Cushman & Wakefield has analysed the findings of a survey carried out by SW Research on a representative sample of the inhabitants of the largest Polish cities. The amount of rent and the standard of accommodation are key to home renters.
The survey questionnaire was prepared on the basis of issues raised by residential market experts of Cushman & Wakefield and the survey was carried out using the CAWI method (Computer-Assisted Web Interview) on the users of the online SW Panel between 19-24 March 2021 and 9-20 April 2021. The sample included 3,078 Polish citizens aged 18+ in six cities (Warsaw, Krakow, Poznań, Łódź, Tricity, and Wrocław). Detailed questions were asked to 1,031 respondents who were renting or planning to rent a home; the demographic profile of the sample is in line with that of renters in large cities.
What’s next for the home rental market?
The home rental market is currently tenant-friendly. Rents have fallen almost across the board and there are real bargains to be found in adverts.
“The rental market is undergoing a revolution. During the first lockdown in March 2020, hundreds of apartments previously used as short-lets came onto the market, which led to increased competition and drove average rents down. A large proportion of such apartments feature a high hotel-like standard,” says Karolina Furmańska, Senior Residential Analyst, Consulting & Research and Capital Markets, Cushman & Wakefield.
In addition, there is a growing supply of rental apartments marketed by institutional investors in the Private Rental Sector (PRS). This sector continues to grow across Poland. Such units boast a high fit-out standard and most are leased at market rental levels. Consequently, rental apartments with an outdated fit-out are falling out of favour.
Key selling points in a listing, or how to attract tenants
Having a terrace, a garden or a balcony and proximity to parks, forests and other green areas are citied by tenants as the two must-haves they look for, followed by fibre optic internet connectivity, a larger dwelling size and an additional workroom or study.
“Amid a tough labour market and liquidity issues in many sectors, it has become important to tenants to be able to renegotiate rental rates and payment dates whilst securing a flexible lease and a right to terminate it. The pandemic and the need to spend most of the time at home have highlighted the special importance of the standard of accommodation - in addition to its size. However, access to a gym or a swimming pool in a building was not a priority for tenants. Air-conditioning has become particularly important during the pandemic to just under 10% of the respondents,” adds Karolina Furmańska.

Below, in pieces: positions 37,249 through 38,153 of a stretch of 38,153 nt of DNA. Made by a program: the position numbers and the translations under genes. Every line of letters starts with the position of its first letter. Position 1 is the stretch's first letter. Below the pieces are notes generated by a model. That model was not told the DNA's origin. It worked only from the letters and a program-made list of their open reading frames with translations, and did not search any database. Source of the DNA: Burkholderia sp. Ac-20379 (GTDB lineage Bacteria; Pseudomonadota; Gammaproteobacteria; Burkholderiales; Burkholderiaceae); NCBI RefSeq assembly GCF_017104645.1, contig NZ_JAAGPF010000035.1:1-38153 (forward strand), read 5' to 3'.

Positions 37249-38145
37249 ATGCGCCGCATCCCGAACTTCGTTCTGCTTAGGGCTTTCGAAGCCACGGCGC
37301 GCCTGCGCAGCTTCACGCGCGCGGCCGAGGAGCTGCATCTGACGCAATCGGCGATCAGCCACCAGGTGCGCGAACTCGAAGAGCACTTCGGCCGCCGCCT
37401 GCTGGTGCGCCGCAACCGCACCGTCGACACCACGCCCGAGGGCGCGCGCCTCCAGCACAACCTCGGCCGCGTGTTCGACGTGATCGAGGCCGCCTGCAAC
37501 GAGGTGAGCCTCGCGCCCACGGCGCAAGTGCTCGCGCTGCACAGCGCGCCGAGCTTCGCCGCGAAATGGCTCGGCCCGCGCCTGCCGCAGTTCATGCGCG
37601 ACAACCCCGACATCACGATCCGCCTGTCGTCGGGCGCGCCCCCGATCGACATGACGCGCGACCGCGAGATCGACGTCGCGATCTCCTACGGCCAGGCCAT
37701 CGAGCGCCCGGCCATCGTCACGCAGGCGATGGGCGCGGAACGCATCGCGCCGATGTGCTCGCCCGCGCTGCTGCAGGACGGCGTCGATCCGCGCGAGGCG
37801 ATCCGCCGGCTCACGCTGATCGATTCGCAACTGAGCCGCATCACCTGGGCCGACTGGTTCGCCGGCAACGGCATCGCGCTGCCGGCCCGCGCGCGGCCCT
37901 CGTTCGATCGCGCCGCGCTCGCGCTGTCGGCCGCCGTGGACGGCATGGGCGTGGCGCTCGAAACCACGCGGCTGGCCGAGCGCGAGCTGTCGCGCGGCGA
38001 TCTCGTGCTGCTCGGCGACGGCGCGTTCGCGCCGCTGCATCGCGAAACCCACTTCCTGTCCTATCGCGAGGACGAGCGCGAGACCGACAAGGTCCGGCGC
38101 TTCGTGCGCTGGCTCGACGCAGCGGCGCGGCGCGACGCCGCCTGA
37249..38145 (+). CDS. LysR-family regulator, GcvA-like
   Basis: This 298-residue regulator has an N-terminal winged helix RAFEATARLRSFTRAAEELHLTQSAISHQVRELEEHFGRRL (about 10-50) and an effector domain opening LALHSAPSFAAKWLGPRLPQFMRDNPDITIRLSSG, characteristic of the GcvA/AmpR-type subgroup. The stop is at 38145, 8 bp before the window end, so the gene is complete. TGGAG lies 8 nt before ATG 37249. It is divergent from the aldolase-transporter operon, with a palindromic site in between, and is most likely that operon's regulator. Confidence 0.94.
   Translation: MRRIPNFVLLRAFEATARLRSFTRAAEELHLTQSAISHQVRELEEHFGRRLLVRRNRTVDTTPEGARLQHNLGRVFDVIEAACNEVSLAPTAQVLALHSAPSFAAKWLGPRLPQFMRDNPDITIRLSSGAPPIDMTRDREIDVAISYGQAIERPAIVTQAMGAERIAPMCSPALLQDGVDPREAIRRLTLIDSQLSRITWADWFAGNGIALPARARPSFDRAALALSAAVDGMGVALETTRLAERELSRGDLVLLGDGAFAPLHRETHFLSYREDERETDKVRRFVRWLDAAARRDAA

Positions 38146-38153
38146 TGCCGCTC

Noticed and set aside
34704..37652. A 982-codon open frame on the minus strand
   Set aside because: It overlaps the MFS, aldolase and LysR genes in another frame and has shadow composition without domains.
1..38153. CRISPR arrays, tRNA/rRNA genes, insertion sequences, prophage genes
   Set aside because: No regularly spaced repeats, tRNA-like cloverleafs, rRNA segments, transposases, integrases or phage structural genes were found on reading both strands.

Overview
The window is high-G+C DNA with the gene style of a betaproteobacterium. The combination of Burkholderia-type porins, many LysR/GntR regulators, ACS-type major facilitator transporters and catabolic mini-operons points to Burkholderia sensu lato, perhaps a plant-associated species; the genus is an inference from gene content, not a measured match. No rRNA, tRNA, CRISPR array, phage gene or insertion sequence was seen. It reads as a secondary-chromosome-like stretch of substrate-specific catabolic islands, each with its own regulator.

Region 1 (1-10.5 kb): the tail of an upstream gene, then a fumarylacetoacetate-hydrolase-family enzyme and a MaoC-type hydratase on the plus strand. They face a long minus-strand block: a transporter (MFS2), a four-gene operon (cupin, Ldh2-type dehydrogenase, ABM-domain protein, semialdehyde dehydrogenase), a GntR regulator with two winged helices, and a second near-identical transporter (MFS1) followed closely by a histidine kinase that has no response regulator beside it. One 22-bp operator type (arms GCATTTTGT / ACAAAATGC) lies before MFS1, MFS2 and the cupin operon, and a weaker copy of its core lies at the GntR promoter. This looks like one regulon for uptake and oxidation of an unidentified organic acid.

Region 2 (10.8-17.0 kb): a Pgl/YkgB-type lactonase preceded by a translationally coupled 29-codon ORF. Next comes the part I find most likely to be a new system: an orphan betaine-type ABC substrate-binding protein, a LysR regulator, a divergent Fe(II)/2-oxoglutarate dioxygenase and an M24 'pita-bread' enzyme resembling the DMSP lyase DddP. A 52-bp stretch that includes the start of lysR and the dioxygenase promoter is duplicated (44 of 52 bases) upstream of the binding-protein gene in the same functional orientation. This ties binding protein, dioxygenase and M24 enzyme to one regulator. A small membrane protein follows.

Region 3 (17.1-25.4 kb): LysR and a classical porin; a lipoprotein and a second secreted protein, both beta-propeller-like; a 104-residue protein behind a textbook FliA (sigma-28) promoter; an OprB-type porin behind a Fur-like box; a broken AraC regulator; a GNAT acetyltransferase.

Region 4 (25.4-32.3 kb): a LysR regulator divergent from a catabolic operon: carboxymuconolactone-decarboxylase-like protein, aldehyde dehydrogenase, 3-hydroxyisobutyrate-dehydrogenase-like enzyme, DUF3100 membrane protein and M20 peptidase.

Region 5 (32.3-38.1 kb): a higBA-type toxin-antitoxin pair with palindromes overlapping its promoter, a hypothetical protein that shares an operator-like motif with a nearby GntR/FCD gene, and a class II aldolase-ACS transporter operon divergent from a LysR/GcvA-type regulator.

The standard of sought-after accommodation
More than 80% of tenants would like to move into a fully or partially furnished home, preferably with a separate kitchen (50% of the respondents) – contrary to the open plan trend on the developer market. Close to 30% of the respondents wanting to rent a flat value flexibility and mobility, and therefore would appreciate not having to buy their own furniture.
Interestingly enough, tenants especially value flats with separate kitchens. The housing market has for years been inundated by developers with homes with kitchenettes. 48% of the respondents would prefer a separate kitchen compared to just a quarter strongly favouring open plan living.
Needless to say, the amount of rent to pay is key. The survey has revealed that it is a very important factor when renting to 91% of the respondents. Other deciding factors included the standard of accommodation (87%), having a balcony or a recessed balcony (77%) and a large terrace or garden (52%).
Easy access to public transport and proximity to a workplace or school are very important to 85% and 74% of the respondents, respectively. A flat in or close to the centre of a city is sought after by half of the respondents. Regarding the neighbourhood, proximity to stores and restaurants is important to 82% of the respondents while 78% cite closeness to parks, forests and other green areas as relevant.
Meanwhile, it is important to only 36% of the respondents to have a playground nearby, and to 42% to have schools, kindergartens and crèches in the neighbourhood, which is directly connected with the profile of potential tenants.
It is particularly notable that a landlord’s permission to keep a pet is very important to more than 60% of the respondents. The pandemic has seen a heightened interest in adopting and buying pets, which pushed their prices up by close to 30% YoY. Allowing pets at a property is, therefore, likely to be a key argument in favour of choosing the home of a pet-friendly landlord.
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